P.N. Mookerjee, J.
1. This Rule is directed against an order passed by the learned Subordinate Judge, Second Court, Alipore, under Section 63 of the Code of Civil Procedure.
2. The petitioner and the opposite party No. 1 are both creditors of opposite party No. 2 against whom they have obtained separate decrees for money. The petitioner applied for execution of his decree in Money Execution Case No. 65 of 1056 of the Second Court of the Munsif at Monghyr. The opposite party put his decree into execution in Money Execution Case No. 47 of 1956 of the Second Court of the Subordinate Judge at Alipore. The judgment-debtor is an employee of the Eastern Railway, having its headquarter at Howrah. Both the decree-holders wanted, to attach his salary and attachment orders were issued by both the Second Court of the Monisif at Monghyr and the Second Court of the Subordinate Judge at Alipore. Thereafter the petitioner applied before the learner Subordinate Judge, Alipore, for recalling his order of attachment. The learned Subordinate Judge held that under Section 63 of the Code of Civil Procedure his Court being the Court of the higher grade, the rateable distribution or the distribution of the Judgment-debtor's money should be made by his Court. Aggrieved by this order, the petitioner came up to this Court and obtained the present Rule.
3. In our opinion, the learned Subordinate Judge has taken the correct view of the law. There can be no question that the Court of theSubordinate Judge would be a Court of a grade higher than that of the Munsif's Court for purposes of Section 63 of the Code of Civil Procedure, end, that being so, the learned Subordinate Judge was fully justified in directing that rateable distribution should be made by his Court and in taking steps for implementing that order.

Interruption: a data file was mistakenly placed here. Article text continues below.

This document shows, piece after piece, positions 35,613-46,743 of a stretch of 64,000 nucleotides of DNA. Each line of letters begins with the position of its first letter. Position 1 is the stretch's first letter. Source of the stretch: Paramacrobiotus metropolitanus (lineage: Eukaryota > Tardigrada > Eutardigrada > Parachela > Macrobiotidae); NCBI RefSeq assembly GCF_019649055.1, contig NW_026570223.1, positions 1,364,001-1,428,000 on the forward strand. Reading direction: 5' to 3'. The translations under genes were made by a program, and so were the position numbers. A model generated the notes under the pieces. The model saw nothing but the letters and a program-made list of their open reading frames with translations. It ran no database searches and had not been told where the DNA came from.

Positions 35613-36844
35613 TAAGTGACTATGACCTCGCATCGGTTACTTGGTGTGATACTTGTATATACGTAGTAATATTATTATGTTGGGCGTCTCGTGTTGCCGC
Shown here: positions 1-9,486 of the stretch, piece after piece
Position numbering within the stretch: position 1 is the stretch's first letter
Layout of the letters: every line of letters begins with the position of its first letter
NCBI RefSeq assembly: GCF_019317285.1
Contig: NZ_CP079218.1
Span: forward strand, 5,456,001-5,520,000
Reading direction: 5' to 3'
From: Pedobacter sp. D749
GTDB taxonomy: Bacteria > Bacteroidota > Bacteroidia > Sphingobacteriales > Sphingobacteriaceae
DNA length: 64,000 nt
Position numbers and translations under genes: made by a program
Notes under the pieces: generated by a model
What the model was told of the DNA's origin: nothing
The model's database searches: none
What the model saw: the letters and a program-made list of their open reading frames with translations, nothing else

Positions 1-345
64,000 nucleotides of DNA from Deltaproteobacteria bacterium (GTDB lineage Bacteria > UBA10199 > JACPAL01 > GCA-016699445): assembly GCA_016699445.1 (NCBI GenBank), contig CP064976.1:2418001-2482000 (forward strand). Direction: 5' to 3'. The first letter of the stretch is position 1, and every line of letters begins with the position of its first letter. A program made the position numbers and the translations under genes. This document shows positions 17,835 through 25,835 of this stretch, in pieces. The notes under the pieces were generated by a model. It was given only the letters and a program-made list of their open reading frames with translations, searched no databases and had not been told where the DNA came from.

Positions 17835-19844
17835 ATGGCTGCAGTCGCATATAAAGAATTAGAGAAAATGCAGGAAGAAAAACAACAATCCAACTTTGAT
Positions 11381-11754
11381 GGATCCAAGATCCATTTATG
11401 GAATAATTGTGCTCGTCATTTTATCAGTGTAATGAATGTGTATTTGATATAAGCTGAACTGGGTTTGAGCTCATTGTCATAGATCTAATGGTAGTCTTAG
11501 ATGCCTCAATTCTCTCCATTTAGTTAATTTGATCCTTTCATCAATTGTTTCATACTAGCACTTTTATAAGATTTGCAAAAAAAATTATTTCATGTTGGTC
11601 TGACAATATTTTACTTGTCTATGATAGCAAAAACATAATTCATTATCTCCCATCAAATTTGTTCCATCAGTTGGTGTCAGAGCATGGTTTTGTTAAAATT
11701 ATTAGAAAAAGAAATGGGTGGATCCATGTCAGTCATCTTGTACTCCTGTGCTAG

4. In holding as above, we have proceeded Upon the words of the statute, keeping in view the time of approach, recommended in decided cases. The section speaks of the Court of the highest grade and whatever tests are appled, pecuniary or other limitation of jurisdiction or the nomenclature test of gradation, the Subordinate Judge will be a Court of superjor or higher grade than the Munsif. The section does not require that one Court should be subordinate to another in the sense that 'the latter would have appellate or revisional jurisdiction over the former. It speaks only of higher gradation. We hold, therefore, that the Court below came to the right decision in the present case.
5. We accordingly, discharge this Rule, but, in the circumstances of this case, we would direct the parties to bear their own costs in this Court.
6. I agree.